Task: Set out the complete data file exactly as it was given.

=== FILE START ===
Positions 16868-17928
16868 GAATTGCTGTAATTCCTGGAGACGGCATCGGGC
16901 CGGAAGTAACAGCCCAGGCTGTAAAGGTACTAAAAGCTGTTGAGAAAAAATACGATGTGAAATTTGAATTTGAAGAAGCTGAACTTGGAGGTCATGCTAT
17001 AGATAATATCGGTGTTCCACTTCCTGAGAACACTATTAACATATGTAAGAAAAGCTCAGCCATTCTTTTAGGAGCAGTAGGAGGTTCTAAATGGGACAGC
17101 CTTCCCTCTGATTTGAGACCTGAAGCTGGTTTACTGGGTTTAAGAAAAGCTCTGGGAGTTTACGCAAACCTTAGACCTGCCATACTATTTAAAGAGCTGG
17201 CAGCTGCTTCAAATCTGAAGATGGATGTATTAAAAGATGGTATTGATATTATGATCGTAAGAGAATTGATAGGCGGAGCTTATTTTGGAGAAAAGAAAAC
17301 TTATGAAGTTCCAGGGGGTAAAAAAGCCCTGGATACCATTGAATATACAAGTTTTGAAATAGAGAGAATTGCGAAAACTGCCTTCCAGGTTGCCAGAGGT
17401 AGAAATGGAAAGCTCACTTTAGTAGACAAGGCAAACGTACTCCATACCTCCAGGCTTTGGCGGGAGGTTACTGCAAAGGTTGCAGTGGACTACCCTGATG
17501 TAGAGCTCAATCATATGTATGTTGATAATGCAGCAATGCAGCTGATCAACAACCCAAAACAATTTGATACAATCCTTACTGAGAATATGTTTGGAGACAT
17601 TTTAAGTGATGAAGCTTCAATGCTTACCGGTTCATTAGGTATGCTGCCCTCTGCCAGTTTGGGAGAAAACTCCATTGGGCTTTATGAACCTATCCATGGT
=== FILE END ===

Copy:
Positions 16868-17928
16868 GAATTGCTGTAATTCCTGGAGACGGCATCGGGC
16901 CGGAAGTAACAGCCCAGGCTGTAAAGGTACTAAAAGCTGTTGAGAAAAAATACGATGTGAAATTTGAATTTGAAGAAGCTGAACTTGGAGGTCATGCTAT
17001 AGATAATATCGGTGTTCCACTTCCTGAGAACACTATTAACATATGTAAGAAAAGCTCAGCCATTCTTTTAGGAGCAGTAGGAGGTTCTAAATGGGACAGC
17101 CTTCCCTCTGATTTGAGACCTGAAGCTGGTTTACTGGGTTTAAGAAAAGCTCTGGGAGTTTACGCAAACCTTAGACCTGCCATACTATTTAAAGAGCTGG
17201 CAGCTGCTTCAAATCTGAAGATGGATGTATTAAAAGATGGTATTGATATTATGATCGTAAGAGAATTGATAGGCGGAGCTTATTTTGGAGAAAAGAAAAC
17301 TTATGAAGTTCCAGGGGGTAAAAAAGCCCTGGATACCATTGAATATACAAGTTTTGAAATAGAGAGAATTGCGAAAACTGCCTTCCAGGTTGCCAGAGGT
17401 AGAAATGGAAAGCTCACTTTAGTAGACAAGGCAAACGTACTCCATACCTCCAGGCTTTGGCGGGAGGTTACTGCAAAGGTTGCAGTGGACTACCCTGATG
17501 TAGAGCTCAATCATATGTATGTTGATAATGCAGCAATGCAGCTGATCAACAACCCAAAACAATTTGATACAATCCTTACTGAGAATATGTTTGGAGACAT
17601 TTTAAGTGATGAAGCTTCAATGCTTACCGGTTCATTAGGTATGCTGCCCTCTGCCAGTTTGGGAGAAAACTCCATTGGGCTTTATGAACCTATCCATGGT